It will take days for America to settle on who – or what – won in the US midterm elections on Tuesday, November 6.
By seizing control of the House of Representatives in the US Congress with a 36-seat majority, the Democratic Party will have the bragging rights, at least up to the next election in 2020. Moreover, it will have a scepter to conduct innumerable House investigations into the Trump administration, and even mount an impeachment threat against Trump if it feels compelled to do that.
But then, American voters also issued in the election a manifest endorsement of President Trump and the Republican Party. The Republicans retained control of the Senate and even added three seats to their once-shaky majority. They also retained majority control of state governorship in the Union. Trump will have a clear road to navigate with his new appointments to the Supreme Court and the federal judiciary.
Stunned by the result, one journalist of the Washington Post observed wryly that the Democrats won the House but President Trump won the election.
Well, yes and no. By most measures, Republicans “beat the odds of history and expectations” in the balloting. The Democrats and mainstream media predicted that there would be a “blue wave” in the elections, meaning the Democrats would sweep the elections like a tsunami.
Instead, the election results produced a quilt of blue and red on the US map.
The Democrats can claim that Trump was repudiated in the House voting nationwide. But Trump’s supporters can, in turn, claim that he has been vindicated in the Senate voting.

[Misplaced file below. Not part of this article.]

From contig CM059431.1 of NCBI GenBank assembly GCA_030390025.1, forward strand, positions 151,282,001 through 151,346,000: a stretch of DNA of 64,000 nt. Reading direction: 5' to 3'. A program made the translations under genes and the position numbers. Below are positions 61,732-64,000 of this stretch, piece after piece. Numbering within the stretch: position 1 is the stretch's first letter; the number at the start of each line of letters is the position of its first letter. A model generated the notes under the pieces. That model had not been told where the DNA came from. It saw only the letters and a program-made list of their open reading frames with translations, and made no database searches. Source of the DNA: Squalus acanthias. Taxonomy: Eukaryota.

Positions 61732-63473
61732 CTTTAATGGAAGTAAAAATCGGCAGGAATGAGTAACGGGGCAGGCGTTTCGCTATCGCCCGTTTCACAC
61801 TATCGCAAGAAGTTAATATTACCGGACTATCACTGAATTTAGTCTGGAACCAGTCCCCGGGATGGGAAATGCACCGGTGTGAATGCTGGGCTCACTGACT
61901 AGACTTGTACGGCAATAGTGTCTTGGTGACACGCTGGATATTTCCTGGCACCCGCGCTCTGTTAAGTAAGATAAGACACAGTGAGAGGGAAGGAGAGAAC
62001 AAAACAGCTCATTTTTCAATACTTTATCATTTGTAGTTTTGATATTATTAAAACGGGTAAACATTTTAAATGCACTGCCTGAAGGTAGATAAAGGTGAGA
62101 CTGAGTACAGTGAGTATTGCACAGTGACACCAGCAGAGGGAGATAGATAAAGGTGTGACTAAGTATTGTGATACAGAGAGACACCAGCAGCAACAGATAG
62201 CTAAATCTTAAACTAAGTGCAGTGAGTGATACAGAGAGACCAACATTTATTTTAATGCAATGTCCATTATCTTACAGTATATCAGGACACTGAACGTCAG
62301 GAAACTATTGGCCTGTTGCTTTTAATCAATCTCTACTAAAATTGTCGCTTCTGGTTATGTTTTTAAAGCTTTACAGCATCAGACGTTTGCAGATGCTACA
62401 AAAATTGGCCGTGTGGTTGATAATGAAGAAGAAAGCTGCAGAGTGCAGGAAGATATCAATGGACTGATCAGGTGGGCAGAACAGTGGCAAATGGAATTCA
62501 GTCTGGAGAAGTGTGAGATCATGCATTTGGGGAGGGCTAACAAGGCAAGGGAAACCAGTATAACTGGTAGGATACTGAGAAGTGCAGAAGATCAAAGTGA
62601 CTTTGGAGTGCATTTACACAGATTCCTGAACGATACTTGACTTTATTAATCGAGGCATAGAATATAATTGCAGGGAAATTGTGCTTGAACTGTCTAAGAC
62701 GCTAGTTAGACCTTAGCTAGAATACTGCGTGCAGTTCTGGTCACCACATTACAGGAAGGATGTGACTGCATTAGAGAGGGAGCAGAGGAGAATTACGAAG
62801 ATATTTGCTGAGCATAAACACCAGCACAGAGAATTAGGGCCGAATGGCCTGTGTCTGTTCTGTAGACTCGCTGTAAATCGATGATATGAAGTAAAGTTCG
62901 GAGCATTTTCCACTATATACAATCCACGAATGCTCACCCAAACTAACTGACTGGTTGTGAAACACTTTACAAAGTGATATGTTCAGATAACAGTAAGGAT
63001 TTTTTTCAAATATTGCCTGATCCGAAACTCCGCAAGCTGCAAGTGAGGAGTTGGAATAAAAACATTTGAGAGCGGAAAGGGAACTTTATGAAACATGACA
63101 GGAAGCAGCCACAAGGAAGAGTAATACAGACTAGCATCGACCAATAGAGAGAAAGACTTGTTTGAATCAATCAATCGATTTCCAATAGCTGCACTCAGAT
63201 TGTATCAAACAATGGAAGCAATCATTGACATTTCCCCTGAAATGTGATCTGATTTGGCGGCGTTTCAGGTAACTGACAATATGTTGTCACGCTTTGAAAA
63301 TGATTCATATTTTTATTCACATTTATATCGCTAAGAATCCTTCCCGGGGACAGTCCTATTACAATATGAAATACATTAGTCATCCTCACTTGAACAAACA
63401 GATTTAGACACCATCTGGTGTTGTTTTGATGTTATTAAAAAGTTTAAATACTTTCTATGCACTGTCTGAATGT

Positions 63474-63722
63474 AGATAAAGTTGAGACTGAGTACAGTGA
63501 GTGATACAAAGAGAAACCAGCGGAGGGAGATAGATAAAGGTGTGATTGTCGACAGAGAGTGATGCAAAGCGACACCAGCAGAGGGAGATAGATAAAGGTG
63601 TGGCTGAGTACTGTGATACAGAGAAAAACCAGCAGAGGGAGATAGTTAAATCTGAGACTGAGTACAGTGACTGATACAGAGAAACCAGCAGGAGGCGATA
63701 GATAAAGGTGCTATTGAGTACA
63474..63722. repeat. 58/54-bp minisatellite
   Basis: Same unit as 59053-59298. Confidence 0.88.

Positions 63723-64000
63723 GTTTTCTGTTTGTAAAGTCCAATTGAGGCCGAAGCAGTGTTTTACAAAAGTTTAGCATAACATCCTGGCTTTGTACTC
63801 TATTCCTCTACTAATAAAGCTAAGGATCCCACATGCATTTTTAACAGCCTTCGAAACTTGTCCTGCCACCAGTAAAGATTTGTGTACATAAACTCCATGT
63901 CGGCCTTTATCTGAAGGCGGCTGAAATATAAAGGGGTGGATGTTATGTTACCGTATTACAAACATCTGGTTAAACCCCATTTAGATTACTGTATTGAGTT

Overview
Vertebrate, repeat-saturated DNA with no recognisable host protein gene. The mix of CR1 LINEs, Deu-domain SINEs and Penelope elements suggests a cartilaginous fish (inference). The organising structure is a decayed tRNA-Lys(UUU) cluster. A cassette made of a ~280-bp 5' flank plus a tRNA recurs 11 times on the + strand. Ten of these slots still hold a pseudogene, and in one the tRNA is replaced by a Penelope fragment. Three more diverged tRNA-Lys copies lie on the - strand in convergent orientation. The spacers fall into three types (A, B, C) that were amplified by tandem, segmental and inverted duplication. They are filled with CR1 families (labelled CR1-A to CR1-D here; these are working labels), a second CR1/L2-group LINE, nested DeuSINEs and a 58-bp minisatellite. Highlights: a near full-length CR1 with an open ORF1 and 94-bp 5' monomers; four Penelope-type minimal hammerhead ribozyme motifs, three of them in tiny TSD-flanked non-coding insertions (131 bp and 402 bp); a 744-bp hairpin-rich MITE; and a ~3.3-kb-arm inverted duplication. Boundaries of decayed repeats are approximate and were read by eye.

Rather than arguing about which party won in the midterms, it is much more fruitful to reflect on what won in the balloting.
We think, the election produced what we call in sports as “a split decision.” The Democrats and Republicans both won one part of the election.
Former Senator Joe Lieberman was to the point when he said that the election returned a verdict for a divided government by producing a divided Congress.
In prospect now are two more years of partisan acrimony and gridlock during the Trump administration. Senator Lieberman hopes that a split Congress could “force the parties to work together and share responsibility.” They could search out the areas where they can agree.
In this way, Congress could produce sensible and bipartisan immigration reform because the majorities in both parties support a balanced package that could pass.
The outstanding challenges to end the hyper-partisanship,which was exacerbated over the past year. If the parties do not work together, the consequences for America will be great.
Perhaps, the most accurate description of the US midterm election is the one that says “a divided America has produced a divided government.”
This has grave implications not only for America, but for the world, because President Trump and America today have difficult issues and differences to conciliate and resolve in the world. Among these problems are: a serious trade dispute with China, renewal of tension with Iran over new US sanctions, differences with Russia, and forging new trade agreements with other nations in line with Trump’s America-first agenda.
And then there is the South China Sea, over which America and China have markedly divergent visions. This is of keen interest to the Philippines.
Trump and both Democrats and Republicans must learn lessons from the recent elections. No one has gotten an overwhelming mandate from the US electorate. But in history, it is sometimes in situations like this where the best US Presidents have proven their greatness.